Court: Port Authority not liable for '93 WTC truck bombing
ALBANY, N.Y.–An appeals court in New York on Sept. 21 ruled that the Port Authority of New York and New Jersey cannot be held liable for failing to prevent the 1993 truck bombing of the World Trade Center, claiming that to do so would "create a disincentive for governmental agencies to investigate these types of security threats."
The central question the court needed to answer was whether the port authority in its management of the World Trade Center and its security threats should be considered a private entity or a government agency. In the end, the court decided it was acting as a government agency when it made decisions pertaining to its security and, therefore, "entitled to the protection of governmental immunity," wrote Judge Theodore Jones in the majority decision. "Governmental entities cannot be expected to be absolute, infallible guarantors of public safety, but in order to encourage them to engage in the affirmative conduct of diligently investigating security vulnerabilities and implementing appropriate safeguards, they must be provided with the latitude to render those critical decisions without threat of legal repercussion."
In a 4-to-3 decision, the appeals court overruled a previous court's decision to award Antonio Ruiz, a Hertz employee who was injured in the bombing, $824,000 in damages, according to the decision. Not all the judges shared the majority position, however. In a dissenting opinion, Judge Carmen Ciparick wrote: "I conclude that the Port Authority's status as a government entity does not shield it from liability because the alleged negligence stemmed from proprietary activities taken in its capacity as a commercial landlord."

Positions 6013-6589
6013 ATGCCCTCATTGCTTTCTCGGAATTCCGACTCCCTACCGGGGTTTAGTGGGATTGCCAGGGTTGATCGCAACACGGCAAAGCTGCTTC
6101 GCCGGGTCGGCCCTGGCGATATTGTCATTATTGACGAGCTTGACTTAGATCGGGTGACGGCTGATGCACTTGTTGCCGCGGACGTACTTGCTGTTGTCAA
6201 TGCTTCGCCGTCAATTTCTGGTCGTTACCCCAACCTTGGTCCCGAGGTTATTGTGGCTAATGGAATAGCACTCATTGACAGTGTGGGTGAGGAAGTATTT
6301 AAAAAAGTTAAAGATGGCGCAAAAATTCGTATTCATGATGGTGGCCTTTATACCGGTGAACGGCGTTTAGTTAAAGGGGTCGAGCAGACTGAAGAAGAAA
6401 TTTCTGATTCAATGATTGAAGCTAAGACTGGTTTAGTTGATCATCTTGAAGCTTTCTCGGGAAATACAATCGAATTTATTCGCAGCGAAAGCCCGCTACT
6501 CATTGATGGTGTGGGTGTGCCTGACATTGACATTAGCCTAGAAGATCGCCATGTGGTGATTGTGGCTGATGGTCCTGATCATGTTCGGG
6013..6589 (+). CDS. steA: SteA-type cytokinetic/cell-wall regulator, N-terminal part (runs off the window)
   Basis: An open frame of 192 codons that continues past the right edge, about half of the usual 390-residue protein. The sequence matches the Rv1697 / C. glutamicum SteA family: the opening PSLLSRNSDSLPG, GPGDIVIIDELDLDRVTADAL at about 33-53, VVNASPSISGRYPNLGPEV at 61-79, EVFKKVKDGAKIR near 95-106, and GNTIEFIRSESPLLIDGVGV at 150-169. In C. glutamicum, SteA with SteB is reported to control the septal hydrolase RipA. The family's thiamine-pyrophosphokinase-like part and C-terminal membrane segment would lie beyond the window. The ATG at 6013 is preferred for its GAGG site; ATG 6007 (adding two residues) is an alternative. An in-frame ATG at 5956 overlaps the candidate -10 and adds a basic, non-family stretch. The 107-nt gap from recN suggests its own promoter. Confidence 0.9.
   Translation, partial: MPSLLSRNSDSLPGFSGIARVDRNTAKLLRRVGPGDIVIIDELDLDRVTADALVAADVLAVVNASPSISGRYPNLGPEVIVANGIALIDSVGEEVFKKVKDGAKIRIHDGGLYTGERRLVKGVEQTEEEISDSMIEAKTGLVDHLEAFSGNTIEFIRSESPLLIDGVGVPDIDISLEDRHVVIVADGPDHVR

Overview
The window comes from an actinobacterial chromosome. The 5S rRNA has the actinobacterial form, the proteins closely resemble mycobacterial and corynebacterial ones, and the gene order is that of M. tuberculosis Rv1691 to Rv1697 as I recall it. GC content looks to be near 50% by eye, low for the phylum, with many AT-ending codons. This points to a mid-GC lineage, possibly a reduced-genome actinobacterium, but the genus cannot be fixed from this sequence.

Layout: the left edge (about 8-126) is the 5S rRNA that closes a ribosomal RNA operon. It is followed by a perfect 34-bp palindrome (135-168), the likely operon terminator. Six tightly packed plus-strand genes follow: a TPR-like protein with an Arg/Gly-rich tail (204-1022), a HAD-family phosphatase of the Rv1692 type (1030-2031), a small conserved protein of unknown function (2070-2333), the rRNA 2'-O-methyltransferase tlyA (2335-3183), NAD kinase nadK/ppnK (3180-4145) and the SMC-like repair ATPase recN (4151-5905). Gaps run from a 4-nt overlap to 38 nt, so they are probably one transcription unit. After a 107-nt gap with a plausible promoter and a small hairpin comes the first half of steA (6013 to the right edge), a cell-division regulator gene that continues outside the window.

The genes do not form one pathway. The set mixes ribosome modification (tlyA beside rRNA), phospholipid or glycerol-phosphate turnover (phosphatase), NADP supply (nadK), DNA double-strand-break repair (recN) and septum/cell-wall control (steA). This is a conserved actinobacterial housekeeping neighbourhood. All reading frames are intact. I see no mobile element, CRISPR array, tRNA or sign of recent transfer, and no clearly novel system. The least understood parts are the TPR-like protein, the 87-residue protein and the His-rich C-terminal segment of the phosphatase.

While the court ruled in the individual Ruiz case, the decision could set a precedent that would allow the port authority to seek the dismissal of other outstanding claims, according to news reports.
However, the decision does not create a precedent that will protect all port authorities from future lawsuits following events like a terrorist attack, according to Ray Biagini, head of the homeland security and product liability defense practice at McKenna, Long & Aldridge in Washington, D.C. "Ports cannot now just assume they will be granted immunity from similar suits if there are future acts of terrorism at ports," Biagini told Security Director News.
In question is the type of security-related decisions the port made before the 1993 bombing, Biagini said. (Starting in the early 1980s, the Port Authority engaged in counter-terrorism planning, including heightening security measures in vulnerable areas.) If those decisions are deemed policy-based, they would be protected by immunity, "but if the port is engaged in less-than-policy-based decision making, let's say less-discretionary decision making, than the courts could find those kinds of decisions are not protected from a tort suit," Biagini said.
The message is, he said, each case is different and the area of law has a lot of gray area. "The line between policy-based decisions and less-than-policy-based decisions is always blurry," he said.
His recommendation to ports and other quasi-governmental agencies with safety and security responsibilities is to obtain SAFETY Act coverage for their security products and planning processes. The SAFETY Act, part of the Homeland Security Act of 2002, creates certain liability limitations for "claims arising out of, relating to, or resulting from an act of terrorism" where qualified anti-terrorism technologies have been deployed, according to the law's government website. "You can never have enough protection and given the vagary inherent in any case like this–between policy-based decisions and less-than-policy-based decisions–you should err on getting the protection that's out there, which is the SAFETY Act."